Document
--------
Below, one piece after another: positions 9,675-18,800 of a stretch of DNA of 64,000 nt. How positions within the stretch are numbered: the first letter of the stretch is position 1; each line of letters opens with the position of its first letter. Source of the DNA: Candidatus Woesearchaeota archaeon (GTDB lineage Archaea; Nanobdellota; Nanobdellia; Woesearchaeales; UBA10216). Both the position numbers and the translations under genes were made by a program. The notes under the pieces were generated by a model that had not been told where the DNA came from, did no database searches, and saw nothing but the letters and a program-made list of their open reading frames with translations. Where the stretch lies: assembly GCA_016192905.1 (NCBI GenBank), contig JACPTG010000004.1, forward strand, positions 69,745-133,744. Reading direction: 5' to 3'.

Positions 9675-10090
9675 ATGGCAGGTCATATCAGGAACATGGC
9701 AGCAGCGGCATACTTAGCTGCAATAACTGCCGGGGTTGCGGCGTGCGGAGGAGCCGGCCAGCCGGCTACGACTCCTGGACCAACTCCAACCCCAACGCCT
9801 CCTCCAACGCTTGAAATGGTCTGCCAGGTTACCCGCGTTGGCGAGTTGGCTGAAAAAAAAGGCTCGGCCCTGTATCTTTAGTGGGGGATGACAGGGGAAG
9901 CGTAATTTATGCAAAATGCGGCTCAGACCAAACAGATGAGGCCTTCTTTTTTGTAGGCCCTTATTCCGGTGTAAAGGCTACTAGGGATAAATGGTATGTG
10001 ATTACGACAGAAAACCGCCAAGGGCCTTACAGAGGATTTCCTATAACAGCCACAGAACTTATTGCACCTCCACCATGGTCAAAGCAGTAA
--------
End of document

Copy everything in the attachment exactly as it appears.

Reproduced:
Below, one piece after another: positions 9,675-18,800 of a stretch of DNA of 64,000 nt. How positions within the stretch are numbered: the first letter of the stretch is position 1; each line of letters opens with the position of its first letter. Source of the DNA: Candidatus Woesearchaeota archaeon (GTDB lineage Archaea; Nanobdellota; Nanobdellia; Woesearchaeales; UBA10216). Both the position numbers and the translations under genes were made by a program. The notes under the pieces were generated by a model that had not been told where the DNA came from, did no database searches, and saw nothing but the letters and a program-made list of their open reading frames with translations. Where the stretch lies: assembly GCA_016192905.1 (NCBI GenBank), contig JACPTG010000004.1, forward strand, positions 69,745-133,744. Reading direction: 5' to 3'.

Positions 9675-10090
9675 ATGGCAGGTCATATCAGGAACATGGC
9701 AGCAGCGGCATACTTAGCTGCAATAACTGCCGGGGTTGCGGCGTGCGGAGGAGCCGGCCAGCCGGCTACGACTCCTGGACCAACTCCAACCCCAACGCCT
9801 CCTCCAACGCTTGAAATGGTCTGCCAGGTTACCCGCGTTGGCGAGTTGGCTGAAAAAAAAGGCTCGGCCCTGTATCTTTAGTGGGGGATGACAGGGGAAG
9901 CGTAATTTATGCAAAATGCGGCTCAGACCAAACAGATGAGGCCTTCTTTTTTGTAGGCCCTTATTCCGGTGTAAAGGCTACTAGGGATAAATGGTATGTG
10001 ATTACGACAGAAAACCGCCAAGGGCCTTACAGAGGATTTCCTATAACAGCCACAGAACTTATTGCACCTCCACCATGGTCAAAGCAGTAA